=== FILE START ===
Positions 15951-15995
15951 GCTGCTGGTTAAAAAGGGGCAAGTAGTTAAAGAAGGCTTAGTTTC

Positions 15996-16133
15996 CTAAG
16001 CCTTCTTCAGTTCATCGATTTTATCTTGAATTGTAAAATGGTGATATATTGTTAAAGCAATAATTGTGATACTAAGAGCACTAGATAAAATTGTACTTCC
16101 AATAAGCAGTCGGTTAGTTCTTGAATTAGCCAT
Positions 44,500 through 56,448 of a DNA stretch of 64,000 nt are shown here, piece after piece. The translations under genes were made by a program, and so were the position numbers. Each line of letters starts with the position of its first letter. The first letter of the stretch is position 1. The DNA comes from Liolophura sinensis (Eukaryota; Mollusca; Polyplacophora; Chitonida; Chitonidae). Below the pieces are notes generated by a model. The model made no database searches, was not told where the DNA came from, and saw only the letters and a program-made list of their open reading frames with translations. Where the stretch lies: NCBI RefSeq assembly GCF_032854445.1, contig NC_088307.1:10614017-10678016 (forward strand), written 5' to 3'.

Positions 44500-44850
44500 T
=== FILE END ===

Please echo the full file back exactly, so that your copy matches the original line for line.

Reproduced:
Positions 15951-15995
15951 GCTGCTGGTTAAAAAGGGGCAAGTAGTTAAAGAAGGCTTAGTTTC

Positions 15996-16133
15996 CTAAG
16001 CCTTCTTCAGTTCATCGATTTTATCTTGAATTGTAAAATGGTGATATATTGTTAAAGCAATAATTGTGATACTAAGAGCACTAGATAAAATTGTACTTCC
16101 AATAAGCAGTCGGTTAGTTCTTGAATTAGCCAT
Positions 44,500 through 56,448 of a DNA stretch of 64,000 nt are shown here, piece after piece. The translations under genes were made by a program, and so were the position numbers. Each line of letters starts with the position of its first letter. The first letter of the stretch is position 1. The DNA comes from Liolophura sinensis (Eukaryota; Mollusca; Polyplacophora; Chitonida; Chitonidae). Below the pieces are notes generated by a model. The model made no database searches, was not told where the DNA came from, and saw only the letters and a program-made list of their open reading frames with translations. Where the stretch lies: NCBI RefSeq assembly GCF_032854445.1, contig NC_088307.1:10614017-10678016 (forward strand), written 5' to 3'.

Positions 44500-44850
44500 T